No One Condemns the Expense, Just Who Pays?

Sarah Burke’s death has become a condemnation of US healthcare because the $200,000 or so bill has put a tremendous strain on her family which required them to seek money from friends, family, and fans. The above article by Kari Huus states “The need for a fundraiser — to help her grieving family avert bankruptcy — was viewed by some Canadians and U.S. observers as a condemnation of the U.S. health care system.”

Alessandro Garofalo / Reuters, file
Sarah Burke at the FIS World Cup Grand Finals in 2008

What’s interesting to me is that no one apparently is condemning the number of studies, surgical procedures, or heroic efforts that directly tie in to that $200,000 bill. In fact, the article states “‘The irony is that had the accident occurred in Canada… her care would have been covered because, unlike the U.S., Canada has a system of universal coverage,’ wrote Wendell Potter, an insurance executive-turned-whistleblower who writes for iWatch at the Center for Public Integrity. ‘No one in Canada finds themselves in that predicament, nor do they face losing their homes as many Americans do when they become critically ill or suffer an injury…'”

So it’s not the actual cost or the number of heroic efforts taken to save the life of an icon, it’s that the money was owed to the healthcare team not by the government but by the family. Of course, it’s a tragedy that a family can go to financial ruin trying to cover a catastrophic medical event. Nevertheless, the money must come from somewhere. This raises the question of why wouldn’t the Canadian government pay for her care in the US? It doesn’t appear that anyone is arguing about what was done. If an American has a skiing accident in another country, will insurance cover their medical coverage there? Some contracts do, some don’t. If you travel internationally, you should know. Certainly, if you are involved in a high-risk activity/sport, this disaster only highlights the importance of knowing.

Unfortunately, what the article doesn’t address is that people pay one way or another for medical care. In the US, we buy insurance. In Canada, they pay higher taxes. On average, a Canadian pays a 35% tax rate to the American who pays 30% in income tax. There are other levies and taxes in Canada so that their effective tax rate is actually a bit higher. And for the wealthiest Canadians, the tax rate is disproportionately and substantially higher.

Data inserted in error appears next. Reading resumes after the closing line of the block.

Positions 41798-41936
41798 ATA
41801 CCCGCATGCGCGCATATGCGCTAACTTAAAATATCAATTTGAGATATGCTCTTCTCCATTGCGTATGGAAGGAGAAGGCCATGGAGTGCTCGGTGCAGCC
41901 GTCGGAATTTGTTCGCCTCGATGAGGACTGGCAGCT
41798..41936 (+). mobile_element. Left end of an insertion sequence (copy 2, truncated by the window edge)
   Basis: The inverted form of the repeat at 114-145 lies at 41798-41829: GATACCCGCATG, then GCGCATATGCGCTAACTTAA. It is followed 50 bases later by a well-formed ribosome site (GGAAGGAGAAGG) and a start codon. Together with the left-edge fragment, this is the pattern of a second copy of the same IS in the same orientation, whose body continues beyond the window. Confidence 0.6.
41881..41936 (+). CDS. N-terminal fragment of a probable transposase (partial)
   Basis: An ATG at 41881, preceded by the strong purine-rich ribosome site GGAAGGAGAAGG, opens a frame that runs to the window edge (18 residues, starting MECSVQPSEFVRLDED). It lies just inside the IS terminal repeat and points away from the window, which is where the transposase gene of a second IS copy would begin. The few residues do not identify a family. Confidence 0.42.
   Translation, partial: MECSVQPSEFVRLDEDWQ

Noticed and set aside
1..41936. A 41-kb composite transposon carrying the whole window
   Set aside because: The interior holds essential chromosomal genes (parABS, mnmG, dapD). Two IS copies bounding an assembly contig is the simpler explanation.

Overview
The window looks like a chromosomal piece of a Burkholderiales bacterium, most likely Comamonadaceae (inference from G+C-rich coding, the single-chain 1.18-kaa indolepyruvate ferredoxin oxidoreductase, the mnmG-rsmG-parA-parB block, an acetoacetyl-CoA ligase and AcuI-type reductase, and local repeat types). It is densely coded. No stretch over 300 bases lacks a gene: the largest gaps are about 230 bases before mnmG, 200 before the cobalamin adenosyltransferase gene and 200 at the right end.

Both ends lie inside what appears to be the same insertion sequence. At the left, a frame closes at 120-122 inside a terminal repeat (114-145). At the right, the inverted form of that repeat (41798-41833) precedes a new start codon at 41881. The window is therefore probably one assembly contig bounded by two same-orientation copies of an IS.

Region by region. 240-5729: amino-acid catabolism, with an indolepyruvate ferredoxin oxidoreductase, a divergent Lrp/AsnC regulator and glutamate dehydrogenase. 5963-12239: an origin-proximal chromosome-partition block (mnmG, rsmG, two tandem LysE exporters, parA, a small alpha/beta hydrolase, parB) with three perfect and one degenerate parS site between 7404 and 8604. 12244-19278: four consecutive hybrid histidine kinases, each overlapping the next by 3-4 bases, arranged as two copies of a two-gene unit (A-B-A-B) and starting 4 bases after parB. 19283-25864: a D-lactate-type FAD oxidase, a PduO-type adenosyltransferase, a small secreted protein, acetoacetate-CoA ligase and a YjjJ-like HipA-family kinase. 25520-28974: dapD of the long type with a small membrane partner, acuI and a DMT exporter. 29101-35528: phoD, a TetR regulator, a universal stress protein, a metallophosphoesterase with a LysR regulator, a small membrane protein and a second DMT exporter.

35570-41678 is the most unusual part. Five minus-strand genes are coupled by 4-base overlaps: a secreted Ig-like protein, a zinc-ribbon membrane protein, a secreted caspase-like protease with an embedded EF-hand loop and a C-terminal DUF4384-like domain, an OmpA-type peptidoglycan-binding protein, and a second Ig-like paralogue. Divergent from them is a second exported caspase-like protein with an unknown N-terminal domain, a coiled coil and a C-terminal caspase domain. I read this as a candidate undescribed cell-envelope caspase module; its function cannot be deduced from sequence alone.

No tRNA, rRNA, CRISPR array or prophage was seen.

The other item that the article doesn’t mention is the length of time that it takes to get what is deemed “elective” care in Canada. I have a friend who is an otolaryngologist in Calgary. He says that it takes over 10 months to have a septoplasty, something that an American can get in a week or two if desired. Kids who need ear tubes have to wait 3 months. If a child has fluid in the ear causing hearing loss for 3 months, in the US they go directly to surgery to prevent speech and language delays that can occur when hearing loss persists any longer. In Canada, that means those kids would have to wait an additional 3 more months to get those tubes.  How do the otolaryngologists handle it? They see the patient once and add them on for the OR for 3 months out. If the child improves, they cancel surgery, but it’s the only way to get a child into the OR in an appropriate timeframe if they don’t improve.

I’m 1/2 Canadian. My Canadian grandfather had an abdominal aortic aneurysm which had grown at a rate that in the US would meet indications to proceed with repair within a week. His surgery was scheduled 6 months out–he died within 10 days of the surgery being scheduled (more than 5 1/2 months before he could have received a life-saving procedure). My grandmother complained for months soon thereafter of not being able to eat and having abdominal cramps–not that she didn’t want to eat, but that she couldn’t. Physicians felt that she was grieving and did not want to order any expensive imaging to assess it further. When she began to lose weight at an alarming rate 3 months later, a CT was obtained that showed an 8cm colon cancer. So to those who say that Burke’s family’s tragedy wouldn’t occur in Canada are ignoring the other tragedies that do occur there. I would have traded my house to have a few more years with my grandfather. Money is replaceable, time is not.

Those who throw up their hands at this kind of cost seem to forget that the money comes from the people, whether in the form of taxes or in the form of insurance premiums.

I’m always struck by how a tragic story can be used and abused by various groups to tout the virtues of their agenda. As family, friends, the sports world as well as a nation mourns the loss of Ms. Burke, let’s table the soapbox for at least a time and let us applaud the generosity of those who supported the financial strain created by the world’s most advanced healthcare.

–Richard D. Thrasher III, MD

 

Posted in: Controversial Medicine, General Medical, Interesting Stuff

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